Far Off Unhappy Webnovel


Chapter 18: Lampade

By Renko Doremi Rodenburg

Hades was a place like no other. A cavernous realm, where ‘inside’ and ‘outside’ blurred together. Dark, but not in a way that impeded sight. Morana had found herself washing up on the beach, from the dark waters of chaos that she had been cast into when her physical manifestation died.

She wasn’t happy. The anger from the series of humiliations she had suffered in the Lands Lost had mostly cooled down into the icy hate that only lampades could keep in their heart, laying dormant until she could enact her revenge. But she missed two of her fingers, and had no idea if that injury could be healed. Furthermore, she had to wander the Paths of the Dead without any of her equipment. No amulets to ward off shades, no sigils to invoke the power of her mother or her patron. Worst of all, she didn’t have her lantern or her mirror. Her sickle she could do without, but the lack of her lamp and her mirror made her vulnerable.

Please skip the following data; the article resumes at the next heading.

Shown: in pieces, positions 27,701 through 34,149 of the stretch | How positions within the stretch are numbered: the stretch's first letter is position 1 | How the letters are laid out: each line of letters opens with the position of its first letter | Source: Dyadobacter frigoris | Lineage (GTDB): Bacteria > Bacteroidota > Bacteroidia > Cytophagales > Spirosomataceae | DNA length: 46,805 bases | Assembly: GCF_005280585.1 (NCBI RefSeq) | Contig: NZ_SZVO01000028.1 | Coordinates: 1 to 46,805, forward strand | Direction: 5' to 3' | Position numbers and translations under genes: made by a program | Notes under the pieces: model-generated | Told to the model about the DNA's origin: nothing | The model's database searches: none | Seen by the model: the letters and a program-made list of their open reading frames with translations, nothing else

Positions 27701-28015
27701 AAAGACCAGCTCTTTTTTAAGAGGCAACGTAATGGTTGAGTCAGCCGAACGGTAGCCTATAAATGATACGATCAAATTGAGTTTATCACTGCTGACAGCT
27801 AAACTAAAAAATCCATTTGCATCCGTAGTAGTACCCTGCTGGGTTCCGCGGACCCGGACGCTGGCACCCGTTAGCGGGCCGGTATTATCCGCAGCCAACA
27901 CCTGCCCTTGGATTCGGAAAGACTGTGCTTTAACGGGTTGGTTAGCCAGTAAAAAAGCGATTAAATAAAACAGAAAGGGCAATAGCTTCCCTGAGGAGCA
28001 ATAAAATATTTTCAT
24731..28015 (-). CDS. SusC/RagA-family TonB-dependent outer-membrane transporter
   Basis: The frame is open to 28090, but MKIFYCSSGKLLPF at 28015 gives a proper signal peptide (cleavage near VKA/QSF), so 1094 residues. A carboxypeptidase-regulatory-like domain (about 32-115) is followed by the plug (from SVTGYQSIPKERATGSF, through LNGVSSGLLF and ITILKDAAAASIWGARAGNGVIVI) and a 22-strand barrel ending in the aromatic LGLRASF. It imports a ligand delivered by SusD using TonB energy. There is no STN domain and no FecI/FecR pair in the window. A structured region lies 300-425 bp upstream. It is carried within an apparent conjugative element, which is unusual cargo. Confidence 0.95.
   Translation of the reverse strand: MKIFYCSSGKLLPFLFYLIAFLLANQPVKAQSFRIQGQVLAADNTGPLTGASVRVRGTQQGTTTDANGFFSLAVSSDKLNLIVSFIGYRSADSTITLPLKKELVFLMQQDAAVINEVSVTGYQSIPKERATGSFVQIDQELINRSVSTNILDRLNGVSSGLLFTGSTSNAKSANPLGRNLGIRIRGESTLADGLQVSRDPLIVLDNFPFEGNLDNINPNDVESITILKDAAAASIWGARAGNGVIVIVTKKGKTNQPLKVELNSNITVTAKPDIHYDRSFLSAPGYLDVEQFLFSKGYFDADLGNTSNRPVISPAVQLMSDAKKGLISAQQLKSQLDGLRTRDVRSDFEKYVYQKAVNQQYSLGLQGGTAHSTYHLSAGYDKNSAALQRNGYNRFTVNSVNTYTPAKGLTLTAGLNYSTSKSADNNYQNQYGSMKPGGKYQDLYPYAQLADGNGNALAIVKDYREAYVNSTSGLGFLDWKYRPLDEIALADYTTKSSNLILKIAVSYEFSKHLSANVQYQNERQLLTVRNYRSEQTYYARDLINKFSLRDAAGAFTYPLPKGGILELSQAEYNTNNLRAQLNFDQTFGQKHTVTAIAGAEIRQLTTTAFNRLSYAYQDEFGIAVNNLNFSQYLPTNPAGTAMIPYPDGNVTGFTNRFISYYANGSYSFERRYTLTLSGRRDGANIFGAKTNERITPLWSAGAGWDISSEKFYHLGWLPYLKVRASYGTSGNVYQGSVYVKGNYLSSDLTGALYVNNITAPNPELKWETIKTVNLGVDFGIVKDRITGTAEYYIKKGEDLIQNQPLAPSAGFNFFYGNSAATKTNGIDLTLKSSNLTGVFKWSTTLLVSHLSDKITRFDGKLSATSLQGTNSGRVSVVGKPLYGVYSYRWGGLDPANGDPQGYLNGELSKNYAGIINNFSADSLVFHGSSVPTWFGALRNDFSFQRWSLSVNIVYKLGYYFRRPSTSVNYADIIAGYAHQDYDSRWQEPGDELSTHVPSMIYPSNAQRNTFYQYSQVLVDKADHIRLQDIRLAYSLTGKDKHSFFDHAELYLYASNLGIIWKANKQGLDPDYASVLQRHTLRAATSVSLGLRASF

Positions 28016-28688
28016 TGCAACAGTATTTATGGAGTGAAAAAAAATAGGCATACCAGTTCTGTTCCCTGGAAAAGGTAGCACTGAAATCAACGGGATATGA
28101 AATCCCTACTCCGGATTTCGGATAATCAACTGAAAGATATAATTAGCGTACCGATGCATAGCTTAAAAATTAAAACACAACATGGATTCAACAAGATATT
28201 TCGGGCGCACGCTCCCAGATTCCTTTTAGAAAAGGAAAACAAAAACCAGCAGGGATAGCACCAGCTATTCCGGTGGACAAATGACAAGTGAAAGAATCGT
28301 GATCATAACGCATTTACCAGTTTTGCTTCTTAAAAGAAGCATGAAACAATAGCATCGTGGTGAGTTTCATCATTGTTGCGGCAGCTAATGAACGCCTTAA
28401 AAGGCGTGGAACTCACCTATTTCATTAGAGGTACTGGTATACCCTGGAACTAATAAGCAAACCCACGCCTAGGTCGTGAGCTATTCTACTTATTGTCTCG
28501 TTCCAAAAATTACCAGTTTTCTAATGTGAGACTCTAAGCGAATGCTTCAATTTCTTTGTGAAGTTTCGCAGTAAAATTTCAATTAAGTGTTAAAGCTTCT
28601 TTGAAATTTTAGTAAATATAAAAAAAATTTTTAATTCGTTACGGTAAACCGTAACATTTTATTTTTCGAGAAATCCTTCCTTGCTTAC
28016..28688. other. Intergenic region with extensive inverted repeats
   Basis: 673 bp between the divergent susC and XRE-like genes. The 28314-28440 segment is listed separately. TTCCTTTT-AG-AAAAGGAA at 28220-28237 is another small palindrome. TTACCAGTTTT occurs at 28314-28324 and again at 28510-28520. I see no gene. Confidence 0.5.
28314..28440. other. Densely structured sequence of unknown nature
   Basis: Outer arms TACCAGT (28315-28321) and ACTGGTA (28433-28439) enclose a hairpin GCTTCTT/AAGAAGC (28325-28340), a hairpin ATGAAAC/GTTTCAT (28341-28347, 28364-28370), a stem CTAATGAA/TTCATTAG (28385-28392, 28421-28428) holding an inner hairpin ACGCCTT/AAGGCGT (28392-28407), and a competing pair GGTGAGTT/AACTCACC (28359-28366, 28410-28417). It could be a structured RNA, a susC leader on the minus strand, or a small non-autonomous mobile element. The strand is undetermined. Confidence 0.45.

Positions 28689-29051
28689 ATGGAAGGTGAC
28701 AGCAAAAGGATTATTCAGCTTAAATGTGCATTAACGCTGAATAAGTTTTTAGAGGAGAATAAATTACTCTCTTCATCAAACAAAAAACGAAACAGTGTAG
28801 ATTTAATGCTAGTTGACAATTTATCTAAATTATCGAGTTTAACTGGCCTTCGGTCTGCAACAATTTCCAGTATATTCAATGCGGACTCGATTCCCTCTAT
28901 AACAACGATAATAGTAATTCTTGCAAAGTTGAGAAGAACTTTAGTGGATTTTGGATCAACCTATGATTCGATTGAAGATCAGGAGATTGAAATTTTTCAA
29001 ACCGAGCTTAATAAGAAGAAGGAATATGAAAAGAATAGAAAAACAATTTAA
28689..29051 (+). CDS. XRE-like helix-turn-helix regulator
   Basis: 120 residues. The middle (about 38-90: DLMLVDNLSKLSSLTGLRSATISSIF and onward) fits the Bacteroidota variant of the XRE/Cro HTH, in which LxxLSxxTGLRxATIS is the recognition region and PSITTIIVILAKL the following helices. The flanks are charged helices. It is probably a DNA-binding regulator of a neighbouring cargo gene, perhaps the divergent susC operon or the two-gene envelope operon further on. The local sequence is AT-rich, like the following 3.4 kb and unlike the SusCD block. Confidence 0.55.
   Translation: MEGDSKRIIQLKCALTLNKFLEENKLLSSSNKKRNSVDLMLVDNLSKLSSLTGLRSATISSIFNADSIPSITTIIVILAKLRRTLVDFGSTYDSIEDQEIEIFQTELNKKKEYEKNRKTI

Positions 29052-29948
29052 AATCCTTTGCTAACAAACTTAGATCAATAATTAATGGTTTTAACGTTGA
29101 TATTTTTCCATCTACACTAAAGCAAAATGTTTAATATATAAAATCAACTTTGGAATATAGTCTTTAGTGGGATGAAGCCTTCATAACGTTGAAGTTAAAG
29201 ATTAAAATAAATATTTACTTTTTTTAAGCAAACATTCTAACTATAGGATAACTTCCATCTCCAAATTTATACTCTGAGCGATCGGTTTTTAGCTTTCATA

And of course it was annoying that she was still naked. Carver had ripped her clothes to shreds when he dragged her through the undergrowth of that damned forest, and she hadn’t found anything to replace them with. Not that it would have mattered- ordinary matter from the Lands Lost or any other realm in the Materium, real or unreal, wouldn’t have stuck with her when she had been decapitated and cast back into chaos anyway. She needed cloth woven from strands of fate, silk from the great dark spiders that roamed the boundaries between Asphodel and Tartarus. She needed to find her way to the palace of Hades.